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From the September 1930 issue of The Christian Science Journal

THE Master's humility, his dependence on infinite intelligence, his perfect realization that God ever expresses Himself through His idea, and his pure desire to be ever obedient to God's directing, were expressed in his words: "I do nothing of myself; but as my Father hath taught me, I speak these things. And he that sent me is with me: the Father hath not left me alone; for I do always those things that please him." The wonderful words and works of the Master, and his demonstration of man's dominion over the belief in the reality of matter, hate, fear, and all forms of evil, including death, were the outcome of his dependence on God. His life was a proof that God works through one who is obedient to each demand of divine Principle.

The Master plainly said that those who understood his teachings could do the works that he did; that ever present Truth, or intelligence, would speak through them; that divine Love would destroy for them all belief in fear and hate; that all-pervading Spirit would enable them to rise above the belief in the reality of matter, and thus eliminate sickness, imperfection, and death. The Master's willingness to be obedient to the demands of God was proof of his spiritual understanding that the will of God is the will of infinite Love and divine wisdom, and that in His will there is nothing but good. In the garden of Gethsemane his desire, his prayer, was, "Not my will, but thine, be done;" and, regardless of the human element that tried to make him avoid the crucifixion, he steadfastly clung to this holy desire. He was conscious of the fact that in infinite wisdom, or the directing of divine Principle, there was only good for him and for all mankind. It was his overcoming of the belief of death that enabled his disciples of that day, and empowers his disciples of all times, to understand the Principle which he so lovingly obeyed and demonstrated, and to do the works that he did.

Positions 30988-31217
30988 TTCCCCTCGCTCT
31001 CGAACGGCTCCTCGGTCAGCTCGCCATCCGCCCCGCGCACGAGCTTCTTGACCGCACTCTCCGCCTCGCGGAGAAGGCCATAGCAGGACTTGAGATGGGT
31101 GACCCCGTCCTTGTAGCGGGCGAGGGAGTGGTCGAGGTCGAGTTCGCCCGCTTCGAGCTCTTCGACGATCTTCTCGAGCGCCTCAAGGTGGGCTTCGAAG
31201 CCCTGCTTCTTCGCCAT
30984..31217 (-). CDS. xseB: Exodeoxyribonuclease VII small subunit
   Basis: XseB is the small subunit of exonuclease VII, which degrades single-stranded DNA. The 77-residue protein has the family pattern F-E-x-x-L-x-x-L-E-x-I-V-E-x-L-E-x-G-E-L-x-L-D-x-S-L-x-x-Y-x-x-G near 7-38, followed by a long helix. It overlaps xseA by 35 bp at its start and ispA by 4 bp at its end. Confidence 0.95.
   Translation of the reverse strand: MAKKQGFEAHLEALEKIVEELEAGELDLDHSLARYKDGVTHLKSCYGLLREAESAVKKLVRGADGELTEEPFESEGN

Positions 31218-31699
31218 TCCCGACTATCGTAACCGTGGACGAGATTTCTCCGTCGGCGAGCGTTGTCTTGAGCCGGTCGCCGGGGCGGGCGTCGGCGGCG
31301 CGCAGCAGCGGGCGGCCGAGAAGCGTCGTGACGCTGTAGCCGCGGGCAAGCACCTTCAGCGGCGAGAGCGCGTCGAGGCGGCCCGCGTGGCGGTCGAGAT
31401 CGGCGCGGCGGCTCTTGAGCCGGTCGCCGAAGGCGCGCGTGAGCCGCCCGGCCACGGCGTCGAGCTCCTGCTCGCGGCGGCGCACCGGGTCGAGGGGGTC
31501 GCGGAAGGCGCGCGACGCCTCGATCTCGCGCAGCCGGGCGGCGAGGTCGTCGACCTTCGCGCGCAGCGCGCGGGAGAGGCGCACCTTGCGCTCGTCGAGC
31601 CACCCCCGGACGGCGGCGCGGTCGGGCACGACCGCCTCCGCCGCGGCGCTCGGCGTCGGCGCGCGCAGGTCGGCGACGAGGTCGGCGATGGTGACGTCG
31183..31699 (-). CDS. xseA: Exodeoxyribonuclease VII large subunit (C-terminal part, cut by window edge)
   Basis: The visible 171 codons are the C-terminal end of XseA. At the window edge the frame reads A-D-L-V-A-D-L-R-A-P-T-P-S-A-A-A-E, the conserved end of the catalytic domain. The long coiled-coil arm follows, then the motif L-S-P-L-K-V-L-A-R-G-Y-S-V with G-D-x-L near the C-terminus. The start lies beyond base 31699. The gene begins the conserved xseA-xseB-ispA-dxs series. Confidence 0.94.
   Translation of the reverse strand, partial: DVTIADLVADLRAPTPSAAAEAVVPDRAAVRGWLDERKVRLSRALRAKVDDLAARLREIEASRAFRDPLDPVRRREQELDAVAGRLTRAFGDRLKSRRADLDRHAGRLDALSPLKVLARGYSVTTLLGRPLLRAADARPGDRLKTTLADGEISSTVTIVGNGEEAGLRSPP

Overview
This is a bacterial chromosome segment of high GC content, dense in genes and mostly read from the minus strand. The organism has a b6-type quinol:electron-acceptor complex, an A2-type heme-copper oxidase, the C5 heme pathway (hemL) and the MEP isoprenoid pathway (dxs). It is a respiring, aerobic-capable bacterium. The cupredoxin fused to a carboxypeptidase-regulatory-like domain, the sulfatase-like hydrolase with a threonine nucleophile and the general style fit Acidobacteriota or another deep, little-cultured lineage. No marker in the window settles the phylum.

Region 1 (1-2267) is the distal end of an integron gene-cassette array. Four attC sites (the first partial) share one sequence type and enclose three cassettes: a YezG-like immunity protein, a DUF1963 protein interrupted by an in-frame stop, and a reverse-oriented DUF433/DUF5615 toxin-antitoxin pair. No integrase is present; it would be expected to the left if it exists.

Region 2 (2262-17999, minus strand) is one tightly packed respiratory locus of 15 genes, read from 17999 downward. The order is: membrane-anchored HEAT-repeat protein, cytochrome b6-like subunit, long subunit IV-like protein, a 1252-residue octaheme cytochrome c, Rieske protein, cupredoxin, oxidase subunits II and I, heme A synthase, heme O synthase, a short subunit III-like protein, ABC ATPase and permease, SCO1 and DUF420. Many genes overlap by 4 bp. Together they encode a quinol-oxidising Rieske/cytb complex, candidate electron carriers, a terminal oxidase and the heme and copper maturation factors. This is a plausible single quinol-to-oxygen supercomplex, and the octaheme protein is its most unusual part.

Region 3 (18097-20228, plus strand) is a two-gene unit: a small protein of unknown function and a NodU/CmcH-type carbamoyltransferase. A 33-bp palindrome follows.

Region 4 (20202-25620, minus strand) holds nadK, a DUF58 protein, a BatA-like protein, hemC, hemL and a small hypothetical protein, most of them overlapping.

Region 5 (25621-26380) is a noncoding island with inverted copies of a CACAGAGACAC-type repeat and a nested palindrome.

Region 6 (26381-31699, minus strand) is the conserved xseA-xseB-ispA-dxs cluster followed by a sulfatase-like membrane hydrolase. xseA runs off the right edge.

Some may feel that they do not know what the demands of Principle are; that they do not know how to distinguish the voice of God from so-called mortal mind's dictum. Before we knew anything about Christian Science, we heard what we called the voice of conscience directing us to do right. This was our first faint glimpse of Christ, Truth; of the directing of good; of the demands of divine Principle. Constant obedience to this voice of God brings speedy progress heavenward.

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